August 26, 2010

Ranch Camp

For those of you who do not know the story of Jerry and Judy Horton and their dream to find an appropriate living situation for their daughter with down syndrome, it is worth the read. The story of the creation and continuing evolution of Down Home Ranch in Elgin, Texas is inspiring. It is also something I would like to create here in the Roaring Fork Valley.

The idea to create a ranch based life style for Alex and her peers is a massive undertaking, but would be the most worthwhile project I have ever completed. Despite the fact we have no land, no money and no secret angels, I know there is a need. And as they say “where there is a want there is a way”.

Molly, the Executive Director of WindWalkers, the equine assisted therapeutic riding center where Alex rides, and I are together on this mission. We are currently looking at other residential communities to research best practices and learn how others have succeeded. For that reason Alex and I went to Ranch Camp at Down Home Ranch.

Ranch Camp is one of the ways Down Home Ranch raises money for operating expenses. There are eight one week summer sessions, separated into adult and teens as well as on-going weekend retreats. Alex went as a camper and I went as a volunteer. It was worth every nickel.

There were almost 40 campers in Alex’s session, divided into five teams. She was on the red team with seven other campers and two counselors. Every camper had some sort of a mild to moderate disability, and about half the campers had down syndrome. This did not stop anyone or anything, just like a camp for “normally developing teenagers” these campers had activity filled days and nights. There was paintballing, archery, swimming, crafts, horseback riding, basketball and line dancing. Yes, in Texas line dancing is big, and it certainly was a hit with Alex, actually anything having to do with dancing works for Alex. She already is talking about next year!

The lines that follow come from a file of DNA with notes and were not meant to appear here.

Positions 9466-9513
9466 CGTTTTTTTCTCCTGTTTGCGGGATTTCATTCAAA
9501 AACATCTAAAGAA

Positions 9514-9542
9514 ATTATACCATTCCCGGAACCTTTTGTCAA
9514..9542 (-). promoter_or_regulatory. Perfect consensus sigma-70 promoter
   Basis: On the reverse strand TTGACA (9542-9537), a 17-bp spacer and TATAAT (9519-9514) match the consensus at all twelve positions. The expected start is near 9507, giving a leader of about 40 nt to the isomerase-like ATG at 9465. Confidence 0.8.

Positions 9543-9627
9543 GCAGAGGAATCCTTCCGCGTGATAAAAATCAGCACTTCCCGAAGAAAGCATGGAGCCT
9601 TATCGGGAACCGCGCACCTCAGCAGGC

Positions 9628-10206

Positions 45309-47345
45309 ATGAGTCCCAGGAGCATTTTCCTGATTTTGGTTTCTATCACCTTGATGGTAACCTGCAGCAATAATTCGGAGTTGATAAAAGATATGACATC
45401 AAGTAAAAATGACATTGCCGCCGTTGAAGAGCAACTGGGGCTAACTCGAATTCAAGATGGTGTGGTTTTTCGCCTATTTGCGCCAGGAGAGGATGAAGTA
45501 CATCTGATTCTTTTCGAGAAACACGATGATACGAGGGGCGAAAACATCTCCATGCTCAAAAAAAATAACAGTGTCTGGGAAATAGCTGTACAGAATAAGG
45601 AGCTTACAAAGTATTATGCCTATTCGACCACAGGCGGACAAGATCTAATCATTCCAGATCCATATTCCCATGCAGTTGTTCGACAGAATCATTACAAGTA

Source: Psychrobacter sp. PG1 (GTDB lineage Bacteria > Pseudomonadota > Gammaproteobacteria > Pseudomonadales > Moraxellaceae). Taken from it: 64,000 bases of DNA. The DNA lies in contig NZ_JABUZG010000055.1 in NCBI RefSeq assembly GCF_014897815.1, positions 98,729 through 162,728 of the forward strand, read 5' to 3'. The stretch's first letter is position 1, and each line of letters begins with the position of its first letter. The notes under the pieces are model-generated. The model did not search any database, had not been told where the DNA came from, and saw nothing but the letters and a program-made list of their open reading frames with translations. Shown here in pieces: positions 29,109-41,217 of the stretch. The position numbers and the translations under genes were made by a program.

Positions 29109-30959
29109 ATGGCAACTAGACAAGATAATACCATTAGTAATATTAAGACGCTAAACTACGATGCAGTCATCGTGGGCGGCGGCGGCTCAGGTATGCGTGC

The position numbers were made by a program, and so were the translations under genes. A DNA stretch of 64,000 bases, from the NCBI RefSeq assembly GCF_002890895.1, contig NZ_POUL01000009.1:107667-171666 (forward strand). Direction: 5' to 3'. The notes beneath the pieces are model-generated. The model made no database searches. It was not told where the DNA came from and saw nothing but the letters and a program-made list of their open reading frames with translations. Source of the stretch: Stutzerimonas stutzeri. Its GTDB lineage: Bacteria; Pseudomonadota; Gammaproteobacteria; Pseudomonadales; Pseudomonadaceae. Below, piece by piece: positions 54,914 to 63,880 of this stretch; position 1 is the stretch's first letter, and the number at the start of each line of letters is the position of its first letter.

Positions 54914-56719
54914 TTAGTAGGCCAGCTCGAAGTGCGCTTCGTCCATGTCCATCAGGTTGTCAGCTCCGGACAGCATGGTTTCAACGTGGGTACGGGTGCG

The campers slept in big bunk houses, or lodges with their counselors. I slept in one of the lodges with three CITS, 16 year old girls who volunteered for a few weeks of their summer at the camp as kitchen aides. I was impressed by these CITS, who were thrilled to be working long hours for free so they could interact and participate with the campers at Ranch Camp. In the evening I listened to these three girls talk about the campers and how impressed they were with their abilities. It made me realize that the sooner our children without disabilities are introduced to children with disabilities, the sooner acceptance and inclusion is instilled into our population. What an example for others these young teenagers are.

During the week I was able to observe the Ranch and meet some of the 20 “ranchers”; the young adults with intellectual disabilities who live at the Ranch. I was also able to talk to both Jerry and Judy Horton who were happy to share their experiences, offer advice and provide encouragement. I learned about the funding issues that never go away (as I suspected) as well as the kindness of so many who help make dreams come true.

Mostly, as was my goal, I learned about the evolution of this dream for a fulfilling and satisfying life for a baby with down syndrome to a world renowned model of residential living for adults with disabilities. It was inspirational and motivating. So my next goal for myself is to keep the faith, plow ahead and figure out how to tell a story that will make people want to support us. Any ideas?


  1. I wanted to let you know how much I enjoyed reading your blog. My daughter, Cassie, was at Ranch Camp with you and Alex and as usual, she loved it! Although Cassie does not have DS, I found many similarities in she and Alex and could relate to so much of your writings. I look forward to reading more.

    Jan Hamilton


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